A Serial Story: A Stranger’s Blood

I spoke of sharing a story with you. I plan to post these sections of story in a reasonably regular manner until the entire novel is posted here on this blog.

This is the first dream I had of Future Earth. Later dreams of Future Earth led to the novel I published as Future Past a few years ago. But this one was the beginning, and though it may read a bit like fantasy at the start, you will find that the threads are science fiction, finally revealing a web of reason that has its own predictions. I hope you  enjoy it.

    A Stranger’s Blood

A door creaked on leather hinges. Such a terrible effort to open my eyes, to turn them towards the bar of new sunlight. A small figure in the opening, my size, unmoving, as if afraid.

“Tizeit?” Familiar girl’s voice calling my name, wavering. Whose? I was too tired, but now thirst woke, thrust me into awareness. Throat hurt, raw.

“Ti?” It was Mell’s voice. I’d seen her yesterday, hadn’t I? No– days, weeks ago? How could I be like this, weighted down as though by stones, dying for water? So tired. Jumbled fever with nightmares mixed.

Our room rose dark and empty around me pierced by that one band of morning, broadening as the hinges protested again.

Mell made a noise like fear. I raised my head, so by squinting aching eyes I could make out a little of her face, her hands. Such big eyes.

“Help’s coming,” she said, her voice choked. She raised a piece of cloth back over her mouth, turned and flickered out. Maybe a dream shape and nothing real, but the harsh light still glared from the door left open. Someone should close it.

“Mama?” I heard my own voice as dry as the dust the opening door had stirred. The room smelled terrible, rotten, of overflowing chamberpots and vomit; no wonder Mell fled. Where was Mama with her cool touch, or my Father– I longed for his impatient kindness. A weak tear moved down my face, though I knew I was too old to cry.

I did not imagine then that my mother and father lay scarce an arm’s length away, dead, struck down by the pox that spared me. I had only the impatience of a cherished child sick, thirsting and uncomforted.

“Mell?” I said.

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Chapter One:  Eight Years Later

I’d never known any master save our King Matthew, of the Wall, yet I gave my first oath of loyalty to a man chance met upon the road. I will bear his scar for all my life.

No one ventures out of our City and its lands to stroll beyond our Wall for pleasure. We should all have suspected our orders, but we were near children still, fools, and freedom felt without care. Walking in our little group of soldiers, in the pale sunlight of winter enjoying the sharp mountain air, I owed better attention.  After all, I knew Heme was of light mind. Always distracted, flirting or giggling. Heme’s name had been picked by lot to serve as our Lead today, thus she strode first, enjoying the distinction.

I remembered seeing Heme hiding a rolled message up her sleeve a little before our troop  exited the Gates. Mell and I had exchanged curious glances, wondering if Heme might have received some news, or even a lover’s note. She said nothing then, and we’d consumed our curiosity in silence. Let her keep her secret messages. She had the duty of Lead and I wasn’t minded to advise her or make up to her. I toadied to no one.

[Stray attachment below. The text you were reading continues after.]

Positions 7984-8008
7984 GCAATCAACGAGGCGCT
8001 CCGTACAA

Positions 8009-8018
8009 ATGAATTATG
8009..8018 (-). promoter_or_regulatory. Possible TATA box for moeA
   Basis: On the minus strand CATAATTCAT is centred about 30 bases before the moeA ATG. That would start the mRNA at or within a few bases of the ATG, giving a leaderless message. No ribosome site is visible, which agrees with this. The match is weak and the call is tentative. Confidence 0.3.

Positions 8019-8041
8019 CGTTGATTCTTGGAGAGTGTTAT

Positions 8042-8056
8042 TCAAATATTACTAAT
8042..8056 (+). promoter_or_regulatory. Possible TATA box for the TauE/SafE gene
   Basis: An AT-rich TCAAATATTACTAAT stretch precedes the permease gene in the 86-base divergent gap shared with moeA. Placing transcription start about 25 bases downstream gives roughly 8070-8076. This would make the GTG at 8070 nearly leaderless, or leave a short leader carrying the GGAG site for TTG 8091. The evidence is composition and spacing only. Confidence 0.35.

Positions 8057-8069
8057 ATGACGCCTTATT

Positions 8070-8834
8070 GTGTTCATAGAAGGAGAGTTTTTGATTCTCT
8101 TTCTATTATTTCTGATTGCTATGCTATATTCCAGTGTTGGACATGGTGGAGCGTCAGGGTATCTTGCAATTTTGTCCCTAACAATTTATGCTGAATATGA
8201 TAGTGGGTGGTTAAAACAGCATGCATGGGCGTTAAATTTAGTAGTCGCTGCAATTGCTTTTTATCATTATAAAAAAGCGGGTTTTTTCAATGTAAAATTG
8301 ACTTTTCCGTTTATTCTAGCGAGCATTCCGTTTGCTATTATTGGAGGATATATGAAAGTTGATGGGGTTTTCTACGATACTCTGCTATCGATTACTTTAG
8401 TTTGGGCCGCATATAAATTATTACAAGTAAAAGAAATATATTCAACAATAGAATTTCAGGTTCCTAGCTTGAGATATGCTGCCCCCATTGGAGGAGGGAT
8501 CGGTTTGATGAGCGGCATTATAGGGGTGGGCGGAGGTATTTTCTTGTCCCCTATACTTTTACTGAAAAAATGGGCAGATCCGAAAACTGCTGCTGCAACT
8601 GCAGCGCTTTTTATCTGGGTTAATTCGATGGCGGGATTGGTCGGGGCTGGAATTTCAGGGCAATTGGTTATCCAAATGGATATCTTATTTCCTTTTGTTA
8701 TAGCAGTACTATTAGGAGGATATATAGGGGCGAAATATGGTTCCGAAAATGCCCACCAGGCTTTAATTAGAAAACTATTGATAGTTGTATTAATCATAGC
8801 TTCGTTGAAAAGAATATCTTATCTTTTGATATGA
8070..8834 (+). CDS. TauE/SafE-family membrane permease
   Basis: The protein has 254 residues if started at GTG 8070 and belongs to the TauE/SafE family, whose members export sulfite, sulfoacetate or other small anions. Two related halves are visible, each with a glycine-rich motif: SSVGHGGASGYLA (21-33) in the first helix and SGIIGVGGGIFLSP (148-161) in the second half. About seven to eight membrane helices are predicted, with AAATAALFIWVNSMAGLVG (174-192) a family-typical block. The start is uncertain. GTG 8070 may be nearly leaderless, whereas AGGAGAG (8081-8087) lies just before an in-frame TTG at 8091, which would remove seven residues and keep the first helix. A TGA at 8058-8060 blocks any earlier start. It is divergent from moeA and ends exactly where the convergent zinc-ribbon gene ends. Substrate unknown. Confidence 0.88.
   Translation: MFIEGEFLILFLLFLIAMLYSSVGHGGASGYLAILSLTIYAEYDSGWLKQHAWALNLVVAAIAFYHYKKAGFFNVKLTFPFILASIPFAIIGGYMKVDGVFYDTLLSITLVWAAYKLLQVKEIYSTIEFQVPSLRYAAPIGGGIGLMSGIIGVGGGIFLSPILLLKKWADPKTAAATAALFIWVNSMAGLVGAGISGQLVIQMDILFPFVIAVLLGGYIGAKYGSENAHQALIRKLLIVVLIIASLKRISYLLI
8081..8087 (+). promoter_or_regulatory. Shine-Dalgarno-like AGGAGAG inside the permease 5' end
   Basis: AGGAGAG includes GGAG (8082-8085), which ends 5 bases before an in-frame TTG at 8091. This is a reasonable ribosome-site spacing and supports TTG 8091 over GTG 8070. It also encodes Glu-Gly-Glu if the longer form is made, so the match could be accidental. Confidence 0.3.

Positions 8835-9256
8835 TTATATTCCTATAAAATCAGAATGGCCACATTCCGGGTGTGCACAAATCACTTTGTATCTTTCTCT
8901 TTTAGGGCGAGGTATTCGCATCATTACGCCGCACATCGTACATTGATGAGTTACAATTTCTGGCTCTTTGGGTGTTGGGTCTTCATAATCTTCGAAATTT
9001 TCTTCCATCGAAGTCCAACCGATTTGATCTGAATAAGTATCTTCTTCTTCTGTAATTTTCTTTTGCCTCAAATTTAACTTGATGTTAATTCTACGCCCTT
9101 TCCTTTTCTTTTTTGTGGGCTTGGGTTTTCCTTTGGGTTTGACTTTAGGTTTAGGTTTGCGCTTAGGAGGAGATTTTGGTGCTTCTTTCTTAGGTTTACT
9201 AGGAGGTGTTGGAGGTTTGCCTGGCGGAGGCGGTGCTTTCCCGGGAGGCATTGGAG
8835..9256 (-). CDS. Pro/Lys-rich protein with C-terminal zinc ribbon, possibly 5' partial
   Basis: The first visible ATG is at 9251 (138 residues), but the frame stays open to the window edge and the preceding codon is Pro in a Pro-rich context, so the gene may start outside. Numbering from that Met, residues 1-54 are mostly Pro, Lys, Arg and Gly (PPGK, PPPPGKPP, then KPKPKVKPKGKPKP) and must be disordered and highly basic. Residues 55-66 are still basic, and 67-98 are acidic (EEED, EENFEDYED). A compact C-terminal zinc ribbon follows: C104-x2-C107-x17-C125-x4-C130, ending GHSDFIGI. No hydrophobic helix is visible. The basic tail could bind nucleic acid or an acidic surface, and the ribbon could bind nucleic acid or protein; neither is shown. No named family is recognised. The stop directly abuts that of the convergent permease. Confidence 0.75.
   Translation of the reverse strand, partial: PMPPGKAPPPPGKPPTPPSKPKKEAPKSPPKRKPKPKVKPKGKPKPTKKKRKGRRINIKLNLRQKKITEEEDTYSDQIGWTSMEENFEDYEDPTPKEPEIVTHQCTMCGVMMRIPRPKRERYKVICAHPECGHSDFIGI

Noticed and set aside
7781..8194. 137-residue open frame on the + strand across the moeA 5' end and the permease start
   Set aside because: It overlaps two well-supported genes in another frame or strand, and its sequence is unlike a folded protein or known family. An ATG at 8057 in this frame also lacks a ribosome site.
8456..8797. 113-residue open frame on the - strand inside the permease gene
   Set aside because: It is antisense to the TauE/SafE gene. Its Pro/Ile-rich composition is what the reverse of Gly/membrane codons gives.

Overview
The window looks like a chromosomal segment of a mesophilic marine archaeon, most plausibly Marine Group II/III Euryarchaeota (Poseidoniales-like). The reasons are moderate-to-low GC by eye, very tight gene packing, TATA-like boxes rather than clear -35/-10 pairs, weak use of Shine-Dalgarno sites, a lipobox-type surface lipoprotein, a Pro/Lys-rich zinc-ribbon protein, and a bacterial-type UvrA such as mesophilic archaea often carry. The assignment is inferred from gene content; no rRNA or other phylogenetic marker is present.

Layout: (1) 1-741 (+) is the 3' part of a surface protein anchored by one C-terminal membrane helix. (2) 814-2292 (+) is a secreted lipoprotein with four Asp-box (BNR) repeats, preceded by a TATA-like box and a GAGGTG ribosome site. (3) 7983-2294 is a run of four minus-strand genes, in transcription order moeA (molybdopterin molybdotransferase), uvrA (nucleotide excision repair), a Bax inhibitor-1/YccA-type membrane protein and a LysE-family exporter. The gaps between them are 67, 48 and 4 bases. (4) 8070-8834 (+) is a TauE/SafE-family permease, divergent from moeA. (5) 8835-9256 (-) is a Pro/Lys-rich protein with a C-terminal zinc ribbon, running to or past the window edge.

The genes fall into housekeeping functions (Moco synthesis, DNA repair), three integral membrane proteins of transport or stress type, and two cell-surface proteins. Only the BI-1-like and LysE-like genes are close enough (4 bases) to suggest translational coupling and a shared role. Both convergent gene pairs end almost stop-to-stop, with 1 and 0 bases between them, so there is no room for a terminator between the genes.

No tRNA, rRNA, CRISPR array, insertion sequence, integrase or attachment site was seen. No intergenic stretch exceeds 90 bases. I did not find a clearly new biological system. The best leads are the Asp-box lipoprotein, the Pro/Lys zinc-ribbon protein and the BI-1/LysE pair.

No seasoned soldier led us. We were all un-oathed, young. Yet on its surface, today’s was a simple assignment. Meet a small group of travelers due from the North and escort them on the last risky miles into our City of the Wall. We had done such duties tens of times with our elders during our years of training.

Only two of us carried bows and laden quivers, while the rest had straight swords and cutlasses. We wore the lightest of armor, helm and mail, greaves bound on our calves. I don’t fault our gear though, when I look back on that day, but how we acted. On our own with a Lead who was a friend, like untutored civilians, we relaxed. Walking in the middle of the dusty road delighting in the thin warmth, instead of moving under cover. The early winter had been rainless, the brush and trees crouched dark with last year’s growth, dimmed with dust. Any watcher could have tracked the slight cloud our feet stirred.

I looked back at Mell, saw a sudden frown twist her black-smeared face. We had all blackened our faces according to our custom before pulling on our helms of mail and leaving the city, so hers was hard to read.

“Off the road,” she snapped. “We’re exposed. Visible, Heme. This is wrong.”

I heard a buzz and ducked. The first arrow smacked into Heme’s shoulder, spun her with a spurt of bright blood against sunlight, flinging her down into dust. I noted a small object rolled from her outflung sleeve, but already we were moving, fast. I grasped her under her arms and Mell grabbed her by the belt. We dragged Heme from road to verge, into the overgrowth of a deep ditch.

We’d practiced moves like this, and that saved us now. We’d also practiced with pain, so Heme made no sound at all, and the only expression in her hot blue eyes was anger— for she led us, she had the responsibility, and she was down. Yet her rage was nothing to the contempt I felt at her failure. Not merely soft, but careless. I heard the others scramble for cover.

Dressed in motley, we ten blended into our hedgy surroundings. With all the care we had learned, yet only just remembered, we moved apart under the low forest cover; within eye contact, far enough dispersed to use weapons freely. I cast my attention wide, my senses raw with outrage as I scanned the quiet slopes for our enemies. Stupid. I was as stupid as Heme.

Mell crouched by Heme. I heard the sounds as Mell cut the end of the arrow close to Heme’s shoulder. It’s a hard thing to do well, but Mell has extremely strong hands. She cost Heme as little blood as possible. I glanced back as she whipped Heme’s dark scarf tight over her wound, snugging the tie down on the back, out of Heme’s way. Heme brought her feet under her, and though the whites of her eyes flashed more than usual, sweat standing on her black-greased skin, she showed fit to fight. I looked away, forcing my angry breath to slow, surveying.